Differences in opinions about the book aside, if you are in fact interested in those things, why read fiction?
Racism? Really? I feel a little silly about arguing about characters that aren't real, but please point out at what point in the book the main character thought of herself as better? If anything, she wished herself to look more like the others, as well as perceiving herself as ugly, and coming to terms with the fact that no man would have her.

Danielle Yeah, considering Ranec was so awesome I really don't see how this could be the case.


Jalice This sort of smug criticism comes from a particularly stinky and hateful place. I pity you.

Kinga This book is many bad things but it is not racist. At no point were the Neanderthals described as 'dark-skinned' - I paid particular attention to that because I read your review before I started the book. It only said they had brown hair (not even black, but brown). So we had a blonde girl teach a brown-haired men how to do things... yeah, gee, that old stereotype again, about those super smart blond girls putting down brown-haired men. They weren't shown as more primitive as there is no reference. Ayla knows only their culture. And yes, call me racist, but Cro-Magnon were superior to Neanderthals as proved by the evolution.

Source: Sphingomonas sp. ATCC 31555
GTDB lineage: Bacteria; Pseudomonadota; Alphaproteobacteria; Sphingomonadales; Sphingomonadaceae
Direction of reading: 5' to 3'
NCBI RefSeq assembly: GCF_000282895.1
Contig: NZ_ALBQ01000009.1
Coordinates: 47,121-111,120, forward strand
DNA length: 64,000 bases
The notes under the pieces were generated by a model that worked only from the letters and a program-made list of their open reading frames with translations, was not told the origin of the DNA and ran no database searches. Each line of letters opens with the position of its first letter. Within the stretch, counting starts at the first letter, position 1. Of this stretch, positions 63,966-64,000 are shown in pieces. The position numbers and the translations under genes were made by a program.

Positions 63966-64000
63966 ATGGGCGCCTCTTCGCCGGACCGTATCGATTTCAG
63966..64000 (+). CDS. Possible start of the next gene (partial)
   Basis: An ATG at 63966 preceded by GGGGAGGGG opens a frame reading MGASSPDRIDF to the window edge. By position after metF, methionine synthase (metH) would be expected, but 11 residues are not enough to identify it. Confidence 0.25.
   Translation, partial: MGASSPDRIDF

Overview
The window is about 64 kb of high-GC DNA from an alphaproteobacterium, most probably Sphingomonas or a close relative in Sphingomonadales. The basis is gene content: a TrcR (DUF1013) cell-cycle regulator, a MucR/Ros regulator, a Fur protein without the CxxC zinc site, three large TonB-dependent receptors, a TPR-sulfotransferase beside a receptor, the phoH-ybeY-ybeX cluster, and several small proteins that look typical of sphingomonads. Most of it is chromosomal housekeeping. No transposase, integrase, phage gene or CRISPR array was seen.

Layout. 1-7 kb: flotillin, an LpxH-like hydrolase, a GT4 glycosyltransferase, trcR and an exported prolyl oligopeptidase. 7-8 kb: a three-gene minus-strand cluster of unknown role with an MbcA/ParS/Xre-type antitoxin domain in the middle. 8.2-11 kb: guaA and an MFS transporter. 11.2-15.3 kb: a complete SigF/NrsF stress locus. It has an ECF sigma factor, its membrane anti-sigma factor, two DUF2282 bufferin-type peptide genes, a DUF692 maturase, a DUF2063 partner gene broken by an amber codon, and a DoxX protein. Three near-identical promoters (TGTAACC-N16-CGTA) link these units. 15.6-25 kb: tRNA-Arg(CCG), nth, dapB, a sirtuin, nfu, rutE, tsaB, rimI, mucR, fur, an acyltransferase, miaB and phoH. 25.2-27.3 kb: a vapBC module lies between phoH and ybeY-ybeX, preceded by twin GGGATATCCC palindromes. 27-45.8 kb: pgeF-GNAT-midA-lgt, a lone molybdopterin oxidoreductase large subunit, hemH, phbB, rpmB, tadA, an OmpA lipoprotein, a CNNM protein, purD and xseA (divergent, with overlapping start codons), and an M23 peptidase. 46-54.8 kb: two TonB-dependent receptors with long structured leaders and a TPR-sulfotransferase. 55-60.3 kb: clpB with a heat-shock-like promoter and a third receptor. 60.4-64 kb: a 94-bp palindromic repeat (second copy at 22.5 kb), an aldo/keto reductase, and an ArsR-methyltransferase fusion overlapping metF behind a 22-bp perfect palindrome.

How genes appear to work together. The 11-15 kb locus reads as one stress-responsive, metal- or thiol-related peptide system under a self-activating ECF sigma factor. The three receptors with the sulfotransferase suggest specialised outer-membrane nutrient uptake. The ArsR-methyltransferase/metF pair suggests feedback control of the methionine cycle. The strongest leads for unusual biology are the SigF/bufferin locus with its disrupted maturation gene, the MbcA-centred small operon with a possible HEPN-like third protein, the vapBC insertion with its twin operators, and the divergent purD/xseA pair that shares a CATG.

Gerald She was a member of the European Early Modern Humans, who were evolving beyond what the Neanderthals were capable of. With superior brain power and reasoning skills, it was normal for Ayla to be able to do what she could do. Your charges of racism show what a smug, PC obsessed person you are, with no imagination. You don't get it, and you never will. Too bad for you.

Holmes! Holmes "Well I've been called a greasy thug too. And it never stops hurting..."

Nathan Whittle It's not racist, Neanderthals are not a race, they are a whole different species entirely. And history shows that unfortunately, homo sapians and their more direct ancestors had a higher fitness then Neanderthals, hence their extinction and our survival.

message 22: by John (new) - rated it 2 stars

John Humber Like the writer of this review, I really wanted to enjoy this book. It was ok I suppose but I found it far, far too long; the story and the characters just did not hold up well enough for that many pages. Edit it to about two-thirds of its length and you'd have a good book. I can't actually remember if I finished it or not. I certainly had no desire to read any of the others in the series.